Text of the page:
The truth smells!
One thing that made me laugh this month was chicken manure. Some of the students last year loved the smell; some thought it smelt like breakfast cereal – others really hated it. Chloe wasn’t in the project last year and after spreading a few handfuls on her raised bed she decided to read the label to see what it was she was using. When she read the words ‘chicken manure’ on the label she really did take a dislike to our large tub and I got a great picture of her saying “eeew!”
Raising the stakes
Beans always add more interest to the project, one part of this is pushing the bamboo canes through our Figo cane connectors and setting the canes in place. As a garden designer I know this adds instant height and structure to the garden and Ryan was keen to help. These are easy for any school to use, just push the cane through the rubber connector and then push the other end into the soil as far as it will go (in our case 25cm/10in until it hits the concrete). Then, well normally two beans would be planted around the cane in the soil, but in the case of Ryan we have three of different colours just to see how they will grow.
Travis is relatively new to the project but is keen to learn how to grow all sorts of different vegetables even if he is not keen on eating them himself (yet). Beetroot seems fascinating so we now have about five different varieties planted between the potatoes. I say about, as a valuable lesson was learned to save the packets and mark where the beetroot were sown, but in our random project this year, I have a strange feeling that all sorts will be growing in lots of different areas.
Last but not least Chloe O has been able to join us in the project again. You may remember Chloe doing a wheelchair check of all the beds in the beginning to ensure the whole project is wheelchair friendly. Although Chloe is in a wheelchair she does walk around the project, sits in the beds and loves to get her hands as muddy as possible. Chloe with the help of the camera shy Miss Thornton took all the packets of flower seeds, sunflowers and more and added them all to the edges of the raised beds all over the garden. After asking Chloe what went where she replied in her normal very cheerful voice “I don’t know!” so again like with the vegetables we now have an abundance of flowers planted somewhere in the kitchen garden project, but where, no one is quite sure!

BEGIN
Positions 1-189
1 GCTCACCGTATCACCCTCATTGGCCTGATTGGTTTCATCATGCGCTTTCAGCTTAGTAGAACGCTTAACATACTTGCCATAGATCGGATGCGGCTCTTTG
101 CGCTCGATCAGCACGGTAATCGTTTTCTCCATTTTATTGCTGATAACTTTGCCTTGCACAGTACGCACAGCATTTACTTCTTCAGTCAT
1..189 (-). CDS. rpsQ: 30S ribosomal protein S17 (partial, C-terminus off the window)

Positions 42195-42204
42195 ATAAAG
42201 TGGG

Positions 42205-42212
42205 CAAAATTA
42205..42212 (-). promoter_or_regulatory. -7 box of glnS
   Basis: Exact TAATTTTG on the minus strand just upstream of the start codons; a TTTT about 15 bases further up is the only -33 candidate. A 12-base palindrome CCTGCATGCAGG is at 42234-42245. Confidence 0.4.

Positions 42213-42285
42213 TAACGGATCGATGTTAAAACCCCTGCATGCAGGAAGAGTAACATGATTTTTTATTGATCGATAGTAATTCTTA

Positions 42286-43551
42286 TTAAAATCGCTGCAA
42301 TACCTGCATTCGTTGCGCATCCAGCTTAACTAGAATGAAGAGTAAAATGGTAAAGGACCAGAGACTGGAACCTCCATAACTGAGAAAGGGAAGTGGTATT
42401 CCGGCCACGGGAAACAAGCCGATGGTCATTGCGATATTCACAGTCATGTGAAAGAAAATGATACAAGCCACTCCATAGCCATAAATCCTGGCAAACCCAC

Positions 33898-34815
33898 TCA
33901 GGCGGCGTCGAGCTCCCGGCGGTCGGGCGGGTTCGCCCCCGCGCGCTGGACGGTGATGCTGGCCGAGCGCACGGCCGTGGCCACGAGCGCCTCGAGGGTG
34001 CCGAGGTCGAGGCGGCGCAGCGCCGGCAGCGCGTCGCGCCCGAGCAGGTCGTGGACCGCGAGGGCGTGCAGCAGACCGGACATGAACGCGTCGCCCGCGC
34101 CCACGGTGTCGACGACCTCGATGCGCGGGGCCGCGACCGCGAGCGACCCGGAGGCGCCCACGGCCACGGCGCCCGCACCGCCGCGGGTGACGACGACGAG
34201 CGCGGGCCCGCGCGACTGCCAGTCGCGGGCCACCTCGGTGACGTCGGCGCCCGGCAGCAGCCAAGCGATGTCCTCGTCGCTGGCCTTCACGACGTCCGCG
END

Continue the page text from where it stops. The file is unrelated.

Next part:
Last but not least this month, always when I receive emails arising from the features in KG, people comment about how much fun the students seem to be having. Well this month I have included a few photos of students with bags of runner beans that they tell me look like jewellery so they posed using them as earrings. It’s always fun at school to be relaxed and learn at the same time and this project aims to do just that!
John Whitgift Academy garden project
At John Whitgift Academy the Inspiring Communities Government Fund made it possible for the school to team up with John Cavill to design and build the garden and help educate the children through gardening. It aims to lift the aspirations of all the children in the school through learning outdoors.
Follow progress each month in KG and you can also log on to John Cavill’s website at www.simplygardening.co.uk/whitgift.html to view the latest information.
If you have a school project you’d like us to feature in KG simply contact editor Steve Ott at email@example.com